Building trust with customers starts with believing that you are trustworthy and building a trustworthy business.

Your walk matches your talk, and you know this. You can hold your head high as you communicate it with passion and integrity. Your passion becomes your customers’ sense of security and keeps them loyal.

2. Build transparency into your website design.

Customers want clear and transparent information that communicates the facts, details, and evidence that your business is trustworthy. That’s especially important within the home services vertical, as customers need to trust businesses to enter their most private of spaces.

Transparency around services, pricing, and systems and processes can make a real difference to a consumer’s sense of security and trust when they first check out your website. For example, being clear and transparent about the processes in recruiting and completing background checks on employees matters. Transparency around pricing is also essential. If a customer visits your website and can’t get a clear, straight, understandable answer as to how much it will cost for their specific needs, then they can’t get the information they need to trust you.

Not all companies and businesses are wise to this one. Perhaps that’s based on a mistaken idea that consumers will tolerate the frustration of add-ons and additional charges so long as they know the basic rate, or that keeping prices a closely guarded secret will prompt potential clients to make contact and inquire. We have found that a no-nonsense, up-front quote where all charges are intuitively and clearly outlined fully with no surprises pays dividends in fostering trust and transparency.

Consider, also, communicating your human side and show how you are relatable as a business. Photos of key employees and behind-the-scenes footage can be a helpful addition to a transparent website. Build such transparency into your website from the word go.

It's important to communicate from the beginning why customers should trust your business -- your website gives you a great place to do that.

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3. Make social proof work for you and your clients.

Reviews and ratings are the new word of mouth marketing. Real testimonials from real clients can really help towards transparency. Ask for reviews. If you know you can trust your business model and processes, you know you can rely on positive reviews most of the time.

And, for the odd bad review that indicates some room for improvement, you have a chance to communicate to customers that you value feedback and don’t seek to hide or delete real testimonials.

Make it your business to respond to all reviews. And, implement systems asking customers for reviews. Our operations staff asks for ratings and reviews after each job is completed.  Such reviews convey transparency and contribute to setting customers’ minds at ease – they know their opinion matters and will be listened to.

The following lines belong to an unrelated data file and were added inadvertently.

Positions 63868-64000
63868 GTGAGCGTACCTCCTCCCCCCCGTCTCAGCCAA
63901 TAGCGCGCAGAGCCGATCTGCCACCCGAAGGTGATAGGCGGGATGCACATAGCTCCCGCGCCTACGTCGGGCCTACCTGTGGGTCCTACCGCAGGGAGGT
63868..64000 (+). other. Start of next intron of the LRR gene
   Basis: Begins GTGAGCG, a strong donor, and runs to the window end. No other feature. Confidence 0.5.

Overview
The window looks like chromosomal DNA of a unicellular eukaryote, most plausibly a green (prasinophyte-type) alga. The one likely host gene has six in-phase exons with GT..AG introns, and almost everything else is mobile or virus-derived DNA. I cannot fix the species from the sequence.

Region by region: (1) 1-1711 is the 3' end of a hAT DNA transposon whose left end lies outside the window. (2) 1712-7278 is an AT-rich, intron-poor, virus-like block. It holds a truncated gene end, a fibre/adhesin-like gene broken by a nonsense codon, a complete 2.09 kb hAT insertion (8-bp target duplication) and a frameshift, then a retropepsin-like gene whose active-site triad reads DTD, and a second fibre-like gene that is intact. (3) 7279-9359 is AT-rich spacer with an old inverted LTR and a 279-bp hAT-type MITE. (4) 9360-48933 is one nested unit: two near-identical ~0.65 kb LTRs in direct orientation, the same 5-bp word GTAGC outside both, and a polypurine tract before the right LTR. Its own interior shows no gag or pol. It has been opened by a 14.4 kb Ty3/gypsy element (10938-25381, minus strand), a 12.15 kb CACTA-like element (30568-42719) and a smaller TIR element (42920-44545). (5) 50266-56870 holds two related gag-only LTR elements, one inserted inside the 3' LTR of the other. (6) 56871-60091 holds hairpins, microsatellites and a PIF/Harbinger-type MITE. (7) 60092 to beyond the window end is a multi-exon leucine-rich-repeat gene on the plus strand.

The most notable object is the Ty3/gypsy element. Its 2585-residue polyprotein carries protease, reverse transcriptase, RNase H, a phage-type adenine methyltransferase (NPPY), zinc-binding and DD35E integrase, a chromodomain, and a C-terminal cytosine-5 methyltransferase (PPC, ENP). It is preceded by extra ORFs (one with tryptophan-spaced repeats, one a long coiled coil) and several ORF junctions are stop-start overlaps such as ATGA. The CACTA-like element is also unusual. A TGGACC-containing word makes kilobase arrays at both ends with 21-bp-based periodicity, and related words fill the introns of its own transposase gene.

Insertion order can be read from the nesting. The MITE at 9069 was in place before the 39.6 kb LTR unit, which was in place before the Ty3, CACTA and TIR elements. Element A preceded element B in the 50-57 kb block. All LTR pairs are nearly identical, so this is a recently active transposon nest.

Reviews can play a huge role in building trust and transparency for your business.

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4. Establish open and clear communication for true transparency.

We’ve covered how your website and your responses to reviews and ratings can be part of transparent communication to build trust. These methods of communication should be part of a wider communication system that makes it simple and straightforward for customers to make contact.

Make sure contact information is easy to access and ensure that inquiries and communication are dealt with promptly. Automation can be part of the solution here – our team has implemented an automated email system that sends customers multiple emails with reminders and outlines of the bookings including date and time, cost, and the services they selected. That’s combined with the personal touch of text contact both before and after service to make sure everything went well. Any concerns are dealt with promptly through open, non-defensive, and full communication to address the issue.

Somewhat appropriately for the home services market, nothing is ever ignored or swept under the rug.

Establishing open and clear communication between your business and your customers can go a long way in building trust.

Building a Trustworthy & Transparent Business

So, to become the sort of business that secures and retains loyal customers, it makes sound business sense to foster trust and transparency. Become the business that people emotionally invest in by trusting you time and time again to deliver a quality service with excellent, honest, and straightforward customer service.

Remember, in building trust and transparency:

  • It starts with you.
  • Build transparency into your website design.
  • Make social proof work for you and your customers.
  • Establish clear communication for true transparency.


About the Author

Kevin O’Keeffe hails from Ireland where he was awarded his B.E. in Chemical Engineering before emigrating to the US and studying business at the University of Notre Dame. He is currently co-founder of an expanding string of local service companies throughout the Midwest, leveraging technology to connect high-end cleaning service providers with consumers.